3,500
3,000
3,000
2,500
2,500
2,000
2,000
1,500

1,500

1,000

1,000

500

500
0

Sales of cementitous product (cement, fly ash, slag) ‘000s tonnes

4,000

process emissions from heating limestone

indirect emission from electricity use

emissions from fuel use (coal etc)

cementitious sales

2007

2006

2005

2004

2003

2002

2001

2000

1999

1998

1997

1996

1995

1994

1993

1992

1991

1990

0

Sustainable Performance:
Energy Efficiency Case Study
160

6.0

140
120
4.0
100
80

3.0

60
2.0
40
1.0

20
0

electrical efficiency

CSI Global Elec. eff. Data

thermal efficiency (GJ/t cli)

CSI Global Termal eff. Data

2008

2007

2006

2005

2004

2003

2002

2001

2000

1999

1998

1997

1996

1995

1994

1993

0.0

electrical efficiency (kWh/t cem)

5.0

1992

2. Through significant investment in process
technology and increasing market share of
supplementary cementitious materials,
Cement Australia has maintained emissions
at less than 1990 levels while increasing our
sales of cementitious materials to nearly
50%. We think this is a commendable
achievement.

4,500

1991

1. their source, which includes emissions:
from the limestone that we heat in our kilns
and which we refer to as “process
emissions” (the upper green area on the
graph. The dark purple area shows the
emissions associated with the use of the
coal used for heating the limestone and
which we refer to as “thermal emissions”.
The lowest mauve area represents the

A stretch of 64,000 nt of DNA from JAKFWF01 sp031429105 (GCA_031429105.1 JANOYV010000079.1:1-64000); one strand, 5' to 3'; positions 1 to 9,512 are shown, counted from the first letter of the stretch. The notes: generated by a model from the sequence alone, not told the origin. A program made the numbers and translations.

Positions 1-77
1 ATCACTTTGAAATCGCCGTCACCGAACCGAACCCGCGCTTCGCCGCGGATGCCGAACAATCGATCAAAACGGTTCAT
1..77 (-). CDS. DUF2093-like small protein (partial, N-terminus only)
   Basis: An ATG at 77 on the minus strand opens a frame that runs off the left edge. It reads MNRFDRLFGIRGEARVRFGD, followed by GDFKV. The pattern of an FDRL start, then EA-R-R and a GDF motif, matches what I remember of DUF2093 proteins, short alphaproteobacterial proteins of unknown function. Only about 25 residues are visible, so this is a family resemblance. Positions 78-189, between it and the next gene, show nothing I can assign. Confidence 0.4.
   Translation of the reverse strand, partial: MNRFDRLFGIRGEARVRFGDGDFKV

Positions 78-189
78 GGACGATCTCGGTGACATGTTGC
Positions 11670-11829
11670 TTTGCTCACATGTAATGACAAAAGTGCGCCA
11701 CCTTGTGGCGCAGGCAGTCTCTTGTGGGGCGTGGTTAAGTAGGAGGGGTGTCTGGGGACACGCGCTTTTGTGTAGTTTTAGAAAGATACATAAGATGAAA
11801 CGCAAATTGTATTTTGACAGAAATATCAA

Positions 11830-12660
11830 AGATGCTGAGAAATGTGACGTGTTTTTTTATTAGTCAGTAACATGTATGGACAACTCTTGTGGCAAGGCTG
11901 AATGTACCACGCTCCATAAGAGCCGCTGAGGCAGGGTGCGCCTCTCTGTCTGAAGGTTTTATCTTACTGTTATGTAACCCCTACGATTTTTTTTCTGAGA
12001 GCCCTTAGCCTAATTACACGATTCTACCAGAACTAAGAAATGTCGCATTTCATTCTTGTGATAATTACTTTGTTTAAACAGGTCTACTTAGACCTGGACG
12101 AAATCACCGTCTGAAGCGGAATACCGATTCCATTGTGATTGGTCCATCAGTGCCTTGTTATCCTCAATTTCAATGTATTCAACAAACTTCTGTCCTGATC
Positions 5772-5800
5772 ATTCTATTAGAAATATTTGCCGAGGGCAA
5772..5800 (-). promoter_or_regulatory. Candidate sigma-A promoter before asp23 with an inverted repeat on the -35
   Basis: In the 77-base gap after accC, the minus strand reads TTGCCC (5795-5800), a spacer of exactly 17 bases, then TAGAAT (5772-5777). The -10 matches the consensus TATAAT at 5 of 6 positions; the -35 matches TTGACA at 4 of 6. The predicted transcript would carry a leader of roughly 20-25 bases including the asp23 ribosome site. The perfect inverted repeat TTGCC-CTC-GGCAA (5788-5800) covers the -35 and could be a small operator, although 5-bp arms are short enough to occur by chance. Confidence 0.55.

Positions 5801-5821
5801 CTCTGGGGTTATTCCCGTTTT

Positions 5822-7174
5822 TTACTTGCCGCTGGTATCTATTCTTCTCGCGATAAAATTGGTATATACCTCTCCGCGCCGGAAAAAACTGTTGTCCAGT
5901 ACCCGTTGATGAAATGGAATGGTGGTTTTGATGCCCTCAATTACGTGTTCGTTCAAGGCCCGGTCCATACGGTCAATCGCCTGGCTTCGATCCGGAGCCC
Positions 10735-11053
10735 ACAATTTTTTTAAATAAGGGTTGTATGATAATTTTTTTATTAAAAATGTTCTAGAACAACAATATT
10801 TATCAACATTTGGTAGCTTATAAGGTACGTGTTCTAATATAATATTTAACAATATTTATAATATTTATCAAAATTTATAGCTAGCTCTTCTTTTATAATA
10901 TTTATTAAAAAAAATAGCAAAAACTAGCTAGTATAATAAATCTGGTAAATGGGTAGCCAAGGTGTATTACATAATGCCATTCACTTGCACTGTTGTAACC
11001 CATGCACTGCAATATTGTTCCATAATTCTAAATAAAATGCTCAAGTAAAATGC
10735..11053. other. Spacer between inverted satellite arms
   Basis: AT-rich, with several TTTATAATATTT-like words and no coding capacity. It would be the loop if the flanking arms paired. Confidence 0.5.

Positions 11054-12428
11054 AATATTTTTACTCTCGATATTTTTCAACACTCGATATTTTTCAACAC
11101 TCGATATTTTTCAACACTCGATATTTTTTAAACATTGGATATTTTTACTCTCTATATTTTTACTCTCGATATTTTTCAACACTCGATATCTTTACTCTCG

indirect emissions associated with our use
of electricity.

4,500

1990

The first graph on the right highlights Cement
Australia’s absolute emissions of carbon
dioxide as well as our total sales of cement
and cementitious product. We report our
emissions by:

5,000

thermal efficiency (GJ/t cli)

Sustainable Performance:
CO2 Emissions Case Study

CO2 emissions from cement manufacture ‘000s tonnes

Case Studies

Cement Australia: Committed to Sustainable Partnerships

Cement Australia and Resource Conservation

Cement Australia is focused on
delivering increasingly sustainable
cement manufacturing operations to
future generations. One particular area
where the cement industry is able to
provide significant environmental and
social benefits is in resource conservation.
As a significant consumer of limestone
and coal energy resources, Cement
Australia is well aware of its environmental
footprint and the need to minimise this
wherever possible. Fortunately, the
cement manufacturing process provides